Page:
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Partnered Dancing As A Therapy For Parkinson’s Disease

Last updated Feb. 12, 2016

Approved by: Krish Tangella MD, MBA, FCAP

Brian Evans

Parkinson’s Disease is the second largest neurodegenerative disease with no cure as of yet.

An opinion article in the journal “Frontiers of Neuroscience” suggests that dancing with a partner may overcome some characteristic difficulties of Parkinson’s disease, such as mobility and balance.

Parkinson’s Disease is the second largest neurodegenerative disease with no cure as of yet. Some therapies have been shown to lessen the symptoms. As the authors state, “Recent evidence suggests that physical activity and vigorous exercise may have the potential to slow disease progression.” However, such activity is especially challenging for PD patients because of “physical impairments, fatigue, and apathy.”

The European physiotherapy guideline for Parkinson’s disease suggests dance as an effective way of improving balance and mobility in PD patients. Some of the dance styles that have been investigated thus far are Salsa, Tango, and Ballroom dancing. Here are some of the results from different studies:

  • A significant improvement in “motor impairment, balance, gait speed, and health-related quality of life.”
  • Salsa and Tango share dance steps that are similar to physiotherapeutic strategies that train for “weight shifting, turning, and backward walking.”
  • After ten weeks of Tango dancing, improved “spatial cognition and executive function.”
  • The functional mobility of patients are seen to improve, thus decreasing the burden on caregivers.

Although dancing by himself/herself does have therapeutic benefits for a PD patient, it raises concerns such as falling, injury, etc. Research has shown that there is a higher risk of falling in Tango when backward steps are implemented. However, when a PD patient dances with a partner, not only is he/she getting dancing cues from music, but also from the dance partner, making it an enriching sensory experience. The benefits are:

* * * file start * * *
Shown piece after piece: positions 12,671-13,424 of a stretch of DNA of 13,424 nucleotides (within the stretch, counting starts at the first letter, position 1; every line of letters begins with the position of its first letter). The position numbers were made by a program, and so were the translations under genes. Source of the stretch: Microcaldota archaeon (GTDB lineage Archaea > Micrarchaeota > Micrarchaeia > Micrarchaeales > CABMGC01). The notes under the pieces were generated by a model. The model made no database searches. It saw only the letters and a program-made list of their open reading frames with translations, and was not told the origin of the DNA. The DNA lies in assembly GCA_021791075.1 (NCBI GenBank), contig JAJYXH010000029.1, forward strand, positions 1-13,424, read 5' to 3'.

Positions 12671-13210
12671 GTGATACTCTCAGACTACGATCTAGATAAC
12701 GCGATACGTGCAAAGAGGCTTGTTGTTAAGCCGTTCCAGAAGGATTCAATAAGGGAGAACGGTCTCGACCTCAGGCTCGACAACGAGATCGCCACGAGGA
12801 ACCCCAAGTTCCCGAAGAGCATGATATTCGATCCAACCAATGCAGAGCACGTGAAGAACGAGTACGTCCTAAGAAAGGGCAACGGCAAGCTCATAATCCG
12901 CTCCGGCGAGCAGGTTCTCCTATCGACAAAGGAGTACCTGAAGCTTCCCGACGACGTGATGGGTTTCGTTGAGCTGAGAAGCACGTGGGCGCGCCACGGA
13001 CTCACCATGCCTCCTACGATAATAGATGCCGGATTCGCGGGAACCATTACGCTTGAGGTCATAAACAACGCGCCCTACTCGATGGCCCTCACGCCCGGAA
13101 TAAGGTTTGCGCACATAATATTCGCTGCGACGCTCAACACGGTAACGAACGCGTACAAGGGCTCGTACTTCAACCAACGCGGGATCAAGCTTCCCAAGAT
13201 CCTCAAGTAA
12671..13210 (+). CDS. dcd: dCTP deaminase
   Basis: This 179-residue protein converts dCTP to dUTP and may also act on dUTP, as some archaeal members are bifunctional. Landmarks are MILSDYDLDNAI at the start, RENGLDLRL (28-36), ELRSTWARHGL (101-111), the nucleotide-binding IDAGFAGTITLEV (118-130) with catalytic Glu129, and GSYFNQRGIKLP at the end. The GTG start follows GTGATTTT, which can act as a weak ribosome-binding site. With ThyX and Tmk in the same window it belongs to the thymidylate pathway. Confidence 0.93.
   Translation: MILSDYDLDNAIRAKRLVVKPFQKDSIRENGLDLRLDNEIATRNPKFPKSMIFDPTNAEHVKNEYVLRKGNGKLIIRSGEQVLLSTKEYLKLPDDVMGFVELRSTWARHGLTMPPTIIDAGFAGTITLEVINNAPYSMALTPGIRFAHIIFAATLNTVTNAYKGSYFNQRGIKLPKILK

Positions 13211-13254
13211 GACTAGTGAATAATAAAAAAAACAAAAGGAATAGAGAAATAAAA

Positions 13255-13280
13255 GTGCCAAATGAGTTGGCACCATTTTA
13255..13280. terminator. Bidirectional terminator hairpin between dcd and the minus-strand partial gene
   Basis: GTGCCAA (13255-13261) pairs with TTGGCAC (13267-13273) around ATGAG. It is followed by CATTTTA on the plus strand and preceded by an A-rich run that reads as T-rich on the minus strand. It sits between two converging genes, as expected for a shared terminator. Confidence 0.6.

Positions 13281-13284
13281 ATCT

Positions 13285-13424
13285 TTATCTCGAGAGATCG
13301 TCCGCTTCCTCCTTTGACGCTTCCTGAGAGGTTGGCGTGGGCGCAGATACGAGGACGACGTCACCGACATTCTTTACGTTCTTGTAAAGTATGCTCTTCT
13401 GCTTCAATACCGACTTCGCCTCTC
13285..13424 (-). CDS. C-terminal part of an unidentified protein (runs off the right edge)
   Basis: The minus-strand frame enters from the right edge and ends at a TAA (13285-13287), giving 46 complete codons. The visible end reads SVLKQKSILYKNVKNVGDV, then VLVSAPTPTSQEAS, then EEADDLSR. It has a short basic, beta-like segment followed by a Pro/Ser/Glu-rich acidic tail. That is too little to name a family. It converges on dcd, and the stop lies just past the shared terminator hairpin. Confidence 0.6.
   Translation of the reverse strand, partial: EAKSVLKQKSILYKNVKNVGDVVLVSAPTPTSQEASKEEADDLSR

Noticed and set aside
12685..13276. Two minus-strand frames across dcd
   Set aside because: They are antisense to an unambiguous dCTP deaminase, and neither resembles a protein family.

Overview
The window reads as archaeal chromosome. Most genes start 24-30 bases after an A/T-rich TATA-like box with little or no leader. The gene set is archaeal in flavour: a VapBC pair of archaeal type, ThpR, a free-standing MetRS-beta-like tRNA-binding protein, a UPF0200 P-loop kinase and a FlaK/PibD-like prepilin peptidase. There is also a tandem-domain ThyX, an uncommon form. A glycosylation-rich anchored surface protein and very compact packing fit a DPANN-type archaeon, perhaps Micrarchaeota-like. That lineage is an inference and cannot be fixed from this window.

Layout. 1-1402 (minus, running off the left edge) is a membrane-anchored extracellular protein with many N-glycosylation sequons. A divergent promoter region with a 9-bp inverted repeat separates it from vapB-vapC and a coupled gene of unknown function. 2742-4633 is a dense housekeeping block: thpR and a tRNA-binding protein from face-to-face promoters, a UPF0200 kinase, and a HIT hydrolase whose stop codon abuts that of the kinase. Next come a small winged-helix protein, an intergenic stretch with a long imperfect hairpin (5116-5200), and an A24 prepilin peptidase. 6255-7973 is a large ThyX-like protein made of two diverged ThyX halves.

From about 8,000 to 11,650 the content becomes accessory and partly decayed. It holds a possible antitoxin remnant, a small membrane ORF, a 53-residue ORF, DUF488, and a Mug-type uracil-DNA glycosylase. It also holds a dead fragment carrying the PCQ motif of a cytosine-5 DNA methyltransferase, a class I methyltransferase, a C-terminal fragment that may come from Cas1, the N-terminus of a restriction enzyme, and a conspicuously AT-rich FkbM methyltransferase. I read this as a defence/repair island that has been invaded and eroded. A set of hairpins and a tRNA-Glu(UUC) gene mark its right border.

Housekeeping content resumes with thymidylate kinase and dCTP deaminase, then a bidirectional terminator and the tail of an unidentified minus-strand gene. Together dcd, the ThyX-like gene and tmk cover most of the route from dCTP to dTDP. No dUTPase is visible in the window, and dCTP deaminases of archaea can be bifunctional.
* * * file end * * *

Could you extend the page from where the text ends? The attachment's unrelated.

Improvement of Balance (balance impairment is one of the key signs of PD):

  • Partnered dancing consistently improves balance performance.
  • Balance control is aided by the use of “multiple types of sensory information simultaneously, such as auditory, somatosensory and proprioception.”
  • Improving balance may increase a PD patient’s physical activity, and thus, quality of life.

Music in partnered dancing provides rhythm and emotional context:

  • “Groove” is an important musical element that compels body movement.
  • Music has been seen to provide “precise synchronization of movements” that is important for PD patients that have problems with “sensory-motor timing.”
  • The emotional context of music can be important in improving the patient’s mood.

With a strong partner, partnered dancing is relatively safe:

  • With a skilled and trained teacher, partnered dancing can be safe and feasible

Taken together, the various studies referred to in the article being discussed suggest not only the potential therapeutic effect of partnered dance on PD symptoms but also establishing a community that prevents social isolation that the disease can create.

Written by Monique Richards

References and Information Sources used for the Article:

Reviewed and Approved by a member of the DoveMed Editorial Board
First uploaded: Feb. 12, 2016
Last updated: Feb. 12, 2016